It is no secret that Los Angeles is a fairly park-poor city. In the Trust for Public Land’s annual rankings of the park access of major cities, Los Angeles consistently ranks low on the list. This year, we placed 45th – behind Dallas, Las Vegas, and Cleveland. Sure, we’ve got the Santa Monica Mountains and Griffith Park, but if you don’t happen to live near those places it can be depressingly difficult to find some neighborhood green space.
Thankfully, that is changing. Over the past few years, Los Angeles has made some baby steps toward rectifying that problem. While some of the parks are nothing more than converted empty lots or “pocket parks,” Vista Hermosa Park is a shining example of a reclaimed urban park done absolutely, 100% correctly.
Vista Hermosa almost didn’t even happen. The area was slated to be part of a massive educational complex, but the fact that it sits over both an old oil field AND a fault line put an end to that. But the Mountains Recreation and Conservation Authority stepped in, held extensive meetings with the neighborhood to find out what they wanted, and hired a top-notch local landscaping firm to deliver their vision. The end result is a gem of a park – one that manages to fit soccer fields, meadows, playgrounds, picnic areas, and stunning native plant landscaping in its 10 and a half acres. It’s just a stone’s throw from downtown Los Angeles – and in fact features one of the best views of downtown you’ll ever get – but a slow stroll through this park feels like you’re miles away in the Santa Monicas or San Gabriels.
The first thing you see when you arrive at Vista Hermosa is a welcoming entry gate that is absolutely covered in green. I had the chance to tour the park with the MRCA staff, who explained the landscape architects designed the entry way with a mix of native and popular local non-native plants, then as you get deeper into the park it becomes overwhelmingly native. It’s done this way so that new visitors to the park – who in many cases have never been to a park before, let alone our local mountain ranges – can see a few familiar plants before getting close to some incredibly fragrant natives.
Walking along the low, sloping sidewalks that slowly crawl up the first hill, you’ll pass California sagebrush and white and black sages, as well as laurel sumac, California Sycamores, ash trees, willow trees, coast live oaks, and Freemont cottonwoods in various stages of maturity. Not only will you be able to smell all those wonderful scents, but the tall native grasses and shrubs in this section of the park can totally block your view of the surrounding cityscape. It’s easy to imagine you’re deep in the Santa Monicas here, and not 0.4 miles from the 110.
As you continue your visit, you’ll notice some of the park’s other features – the visitor center / administration building has a rooftop garden, there are picnic tables and secluded groves at nearly every turn.
There are more conservation features in this park that you may not notice at first glance, too. The entire park is its own self-contained watershed. Every surface in the park is water permeable – from the parking lots to the decomposed granite walkways – and they all allow water to seep into the ground below. The nearby soccer field is synthetic turf that requires no irrigation but this, too, allows rainwater to sink into the ground. Additionally, every park drain flows into an underground cistern underneath the lower parking lot – overflow irrigation and rainwater are then stored and used to water the park during the dry season.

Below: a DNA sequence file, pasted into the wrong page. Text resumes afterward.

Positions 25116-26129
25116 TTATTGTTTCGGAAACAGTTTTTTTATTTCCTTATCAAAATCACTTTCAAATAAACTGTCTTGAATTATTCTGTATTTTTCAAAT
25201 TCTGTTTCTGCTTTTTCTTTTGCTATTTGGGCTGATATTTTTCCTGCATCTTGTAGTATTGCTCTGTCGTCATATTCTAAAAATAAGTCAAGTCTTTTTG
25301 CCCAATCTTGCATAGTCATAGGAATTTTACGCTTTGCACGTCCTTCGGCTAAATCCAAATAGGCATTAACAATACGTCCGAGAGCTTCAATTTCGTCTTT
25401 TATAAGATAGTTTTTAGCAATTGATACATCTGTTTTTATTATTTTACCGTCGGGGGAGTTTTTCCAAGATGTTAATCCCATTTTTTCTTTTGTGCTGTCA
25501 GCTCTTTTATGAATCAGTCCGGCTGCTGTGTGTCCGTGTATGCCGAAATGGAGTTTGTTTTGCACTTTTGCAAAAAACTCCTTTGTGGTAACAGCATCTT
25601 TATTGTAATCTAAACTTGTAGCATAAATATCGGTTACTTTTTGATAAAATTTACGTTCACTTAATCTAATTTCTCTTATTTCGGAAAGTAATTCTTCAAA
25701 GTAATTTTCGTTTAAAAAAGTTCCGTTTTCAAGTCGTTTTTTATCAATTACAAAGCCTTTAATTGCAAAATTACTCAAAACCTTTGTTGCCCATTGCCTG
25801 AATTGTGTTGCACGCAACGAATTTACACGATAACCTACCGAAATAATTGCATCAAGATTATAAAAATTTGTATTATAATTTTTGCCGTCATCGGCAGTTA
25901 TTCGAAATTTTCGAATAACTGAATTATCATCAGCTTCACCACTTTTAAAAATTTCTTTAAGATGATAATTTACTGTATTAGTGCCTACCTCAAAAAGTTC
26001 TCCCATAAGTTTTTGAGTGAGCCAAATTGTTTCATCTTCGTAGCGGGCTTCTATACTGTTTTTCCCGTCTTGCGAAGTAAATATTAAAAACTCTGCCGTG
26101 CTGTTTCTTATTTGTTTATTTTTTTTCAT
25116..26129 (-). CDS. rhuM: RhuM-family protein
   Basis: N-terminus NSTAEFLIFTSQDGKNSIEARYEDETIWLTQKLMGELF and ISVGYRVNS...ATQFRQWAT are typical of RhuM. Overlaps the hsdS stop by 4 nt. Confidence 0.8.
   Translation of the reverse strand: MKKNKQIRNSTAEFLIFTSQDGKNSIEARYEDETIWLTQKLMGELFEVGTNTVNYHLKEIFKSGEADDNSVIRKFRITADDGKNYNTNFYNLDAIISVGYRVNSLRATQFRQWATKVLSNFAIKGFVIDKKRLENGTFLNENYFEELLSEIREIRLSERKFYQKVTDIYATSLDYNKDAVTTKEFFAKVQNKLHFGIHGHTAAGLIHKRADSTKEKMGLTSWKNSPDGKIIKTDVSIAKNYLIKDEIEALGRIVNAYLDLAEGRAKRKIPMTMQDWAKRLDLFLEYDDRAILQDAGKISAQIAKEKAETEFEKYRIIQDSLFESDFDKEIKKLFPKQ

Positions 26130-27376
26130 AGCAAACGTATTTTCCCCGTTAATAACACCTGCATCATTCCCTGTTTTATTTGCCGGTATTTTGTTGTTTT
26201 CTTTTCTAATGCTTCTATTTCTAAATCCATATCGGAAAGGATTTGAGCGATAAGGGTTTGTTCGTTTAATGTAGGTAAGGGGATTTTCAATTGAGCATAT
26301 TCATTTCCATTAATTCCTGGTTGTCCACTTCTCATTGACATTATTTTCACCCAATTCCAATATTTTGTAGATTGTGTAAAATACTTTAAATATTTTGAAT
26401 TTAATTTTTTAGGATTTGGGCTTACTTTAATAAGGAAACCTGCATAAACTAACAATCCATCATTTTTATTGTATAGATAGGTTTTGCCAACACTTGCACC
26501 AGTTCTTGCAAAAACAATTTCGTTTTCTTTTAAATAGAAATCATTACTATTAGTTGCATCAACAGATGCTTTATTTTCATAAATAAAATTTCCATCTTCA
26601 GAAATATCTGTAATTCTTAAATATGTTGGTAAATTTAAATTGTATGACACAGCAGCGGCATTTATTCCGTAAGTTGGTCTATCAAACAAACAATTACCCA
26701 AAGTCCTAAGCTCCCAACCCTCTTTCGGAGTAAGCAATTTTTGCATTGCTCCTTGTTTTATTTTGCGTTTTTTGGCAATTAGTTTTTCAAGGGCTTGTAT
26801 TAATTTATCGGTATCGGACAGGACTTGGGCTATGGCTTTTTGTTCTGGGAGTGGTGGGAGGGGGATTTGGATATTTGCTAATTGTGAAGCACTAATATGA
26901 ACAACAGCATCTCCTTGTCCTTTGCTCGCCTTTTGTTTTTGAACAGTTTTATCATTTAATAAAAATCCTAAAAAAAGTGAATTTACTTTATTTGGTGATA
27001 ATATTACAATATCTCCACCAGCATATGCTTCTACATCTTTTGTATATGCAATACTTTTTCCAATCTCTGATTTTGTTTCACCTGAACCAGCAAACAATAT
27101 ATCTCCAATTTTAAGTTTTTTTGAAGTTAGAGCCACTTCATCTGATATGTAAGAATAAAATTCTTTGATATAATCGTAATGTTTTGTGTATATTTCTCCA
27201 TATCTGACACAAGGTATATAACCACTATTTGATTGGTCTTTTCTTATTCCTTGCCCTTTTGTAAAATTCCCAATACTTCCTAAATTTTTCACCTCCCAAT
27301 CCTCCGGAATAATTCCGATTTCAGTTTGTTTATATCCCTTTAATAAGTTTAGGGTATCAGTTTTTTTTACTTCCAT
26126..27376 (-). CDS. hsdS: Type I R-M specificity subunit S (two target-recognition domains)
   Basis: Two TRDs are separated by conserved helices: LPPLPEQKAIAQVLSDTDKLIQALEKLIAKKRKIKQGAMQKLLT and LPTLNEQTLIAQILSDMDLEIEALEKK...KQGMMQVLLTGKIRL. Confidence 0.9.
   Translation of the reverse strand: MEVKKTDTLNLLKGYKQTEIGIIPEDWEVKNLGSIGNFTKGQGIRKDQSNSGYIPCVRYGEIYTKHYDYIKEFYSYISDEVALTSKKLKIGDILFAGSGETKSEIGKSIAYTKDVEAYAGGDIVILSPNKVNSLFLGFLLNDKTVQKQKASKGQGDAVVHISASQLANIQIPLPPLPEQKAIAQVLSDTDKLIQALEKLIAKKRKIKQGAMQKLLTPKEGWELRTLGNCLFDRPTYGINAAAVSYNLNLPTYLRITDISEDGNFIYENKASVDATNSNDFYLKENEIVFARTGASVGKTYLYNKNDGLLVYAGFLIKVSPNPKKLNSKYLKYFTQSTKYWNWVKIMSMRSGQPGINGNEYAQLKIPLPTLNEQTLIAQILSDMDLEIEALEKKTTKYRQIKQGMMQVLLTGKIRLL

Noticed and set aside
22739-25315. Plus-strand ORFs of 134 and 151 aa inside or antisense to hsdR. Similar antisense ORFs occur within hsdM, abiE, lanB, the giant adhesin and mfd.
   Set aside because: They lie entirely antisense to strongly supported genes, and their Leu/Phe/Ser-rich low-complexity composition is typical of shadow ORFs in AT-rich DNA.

A moderately sized clearing provides you with your first glimpse of the grassy meadow area, along with some of the towers of downtown Los Angeles. Behind you is an artificial wetland area that also serves as a meeting place for the park’s extensive, free programs – including campfire talks where residents can get a taste of camping (and S’mores!).
On the eastern end of the park is a children’s play area with soft ground and some fun, scramble-able sculptures of tortoises and rattlesnakes, as well as a park bench with what may be one of the best views of downtown Los Angeles in the city.
As the park’s main trail turns back toward the west, you’ll be in view of the Edward Roybal Learning Center School, whose students often visit the park on their breaks.
The trail here is quiet and easy, traveled by the occasional jogger or dog-walker. Be sure to take your time strolling through the area – and I recommend stopping on my favorite bench – this one that’s almost completely surrounded by a canopy of sagebrush.
Once you return back to the gate, you may find yourself wanting to walk the park again – maybe because the path is so short, but more likely because the park itself is just so wonderful.
Vista Hermosa Natural Park hosts a variety of programs year-round, including free shuttle busses to the beach and trails in the Santa Monica Mountains. Be sure to check the Events Calendar on the Mountains Recreation and Conservation Authority page.
Excellent. The park is well-maintained and paths are clearly marked.
Vista Hermosa Natural Park is located near the intersection of the 110 and 101 in Historic Filipinotown. Free parking is accessible from Toluca Street north of 1st / Glendale, and street parking is also available. Vista Hermosa is also a short walk from Metro Lines 14 and 37's stops at Beverly / Belmont or 1st / Beaudry. Metro Lines 10 and 48 stop at Temple / Boylston, a few blocks from the north entrance.
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Because the situation on the ground is changing rapidly and so many different jurisdictions and land agencies are involved, we will no longer be updating individual parks, trails, or regions for closures. We strongly recommend you stick with neighborhood walks to support efforts to limit the spread of COVID-19. Please read this post for more information.